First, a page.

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Surrey Satellite Technology Ltd choose European Antennas to design a nadir antenna for the GPS reflectometry experiment on the UK-DMC satellite
Photo taken from UK-DMC satellite of fires in California
Satellite image taken from UK-DMC of fires raging across California.
Nadir antenna installed on UKM-DMC satellite
Three satellites installed in launch vehicle, the UK-DMC is on the left.
Position of antenna.  Launch in preparation at Plesetsk
The concept of using GPS and other signals reflected off the Earth's surface as a method of remote sensing of the environment was proposed originally by the European Space Agency. It was considered possible that reflected GNSS signals might be able to determine sea height, sea state, wind speed, ice and moisture in soil.

Following this hypothesis, and with support from the British National Space Centre (BSNC), Surrey Satellite Technology Ltd (SSTL) has undertaken a spaceborne GNSS reflectometry experiment to investigate the reception of reflected GPS signals off the ocean.  Surrey Satellite Technology modified the GPS receiver on the UK-DMC (Disaster Monitoring Constellation) satellite that they were building to accommodate a downward pointing (nadir) high gain antenna for receiving reflected GPS signals. The modified GPS receiver would then send information to a data recorder to process reflected signals in real time.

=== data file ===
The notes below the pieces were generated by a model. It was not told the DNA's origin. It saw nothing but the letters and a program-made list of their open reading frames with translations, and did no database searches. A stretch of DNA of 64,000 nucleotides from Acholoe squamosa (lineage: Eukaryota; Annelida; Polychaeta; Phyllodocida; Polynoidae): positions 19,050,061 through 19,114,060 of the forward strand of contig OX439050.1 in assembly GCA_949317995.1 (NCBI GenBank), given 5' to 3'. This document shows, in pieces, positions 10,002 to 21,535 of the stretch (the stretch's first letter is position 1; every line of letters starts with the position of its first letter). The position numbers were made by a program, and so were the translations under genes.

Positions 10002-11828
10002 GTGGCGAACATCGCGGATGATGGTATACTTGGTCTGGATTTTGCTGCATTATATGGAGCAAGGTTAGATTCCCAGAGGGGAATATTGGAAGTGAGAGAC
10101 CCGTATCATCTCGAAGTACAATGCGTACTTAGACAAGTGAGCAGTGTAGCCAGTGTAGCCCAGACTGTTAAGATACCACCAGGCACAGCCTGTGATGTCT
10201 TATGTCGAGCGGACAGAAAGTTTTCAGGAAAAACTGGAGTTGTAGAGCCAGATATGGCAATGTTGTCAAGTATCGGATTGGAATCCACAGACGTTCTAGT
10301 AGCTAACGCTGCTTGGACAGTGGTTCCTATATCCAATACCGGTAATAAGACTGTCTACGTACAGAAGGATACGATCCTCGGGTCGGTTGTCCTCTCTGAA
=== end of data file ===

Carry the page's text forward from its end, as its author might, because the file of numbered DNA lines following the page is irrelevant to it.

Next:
Martin Unwin is head of the GPS team at Surrey Satellite Technology and responsible for spaceborne GPS and GNSS receiver design and operation. He chose European Antennas to design the nadir antenna for this experiment "due to our very special requirements".

The antenna had to be GPS L1 LHCP (Left Hand Circular Polarised) as research models indicated that most of the signal received at nadir reflected from the Earth's surface would be LHCP. The antenna would need to have the highest gain possible to maximise the effectiveness of the experiment but must at all costs avoid interference with other antennas on the satellite. It would need a 10 degree offset from bore-site to allow for some yaw steering.

European Antennas worked closely with the team at Surrey Satellite Technology to provide exactly the antenna they wanted to meet the stringent demands of both the rocket launch and the space environment, whilst still operating at optimum efficiency. The final antenna design consisted of a three-patch printed circuit array integrated with parasitic elements to ensure that the bandwidth was met over a wide temperature range and that it fitted neatly in to the satellite. The gain achieved was just under 12dBiC.

The UK-DMC satellite is one of a small constellation of 700km altitude polar-orbiting satellites developed by Surrey Satllite Technology to provide images of disaster areas. UK-DMC and two other satellites - for Nigeria (NigeriaSat-1) and Turkey (BILSAT-1) - were launched via a Russian Kosmos rocket from Plesetsk in Northern Russia on September 27, 2003.  The satellites were successfully delivered into an orbit accurate to within 700 metres.

It has since been reported that all three Disaster Monitoring Constellation satellites are in excellent health and have returned their first test images.

Applications Satellite Communications
2003 - November
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Updated 13 February 2007
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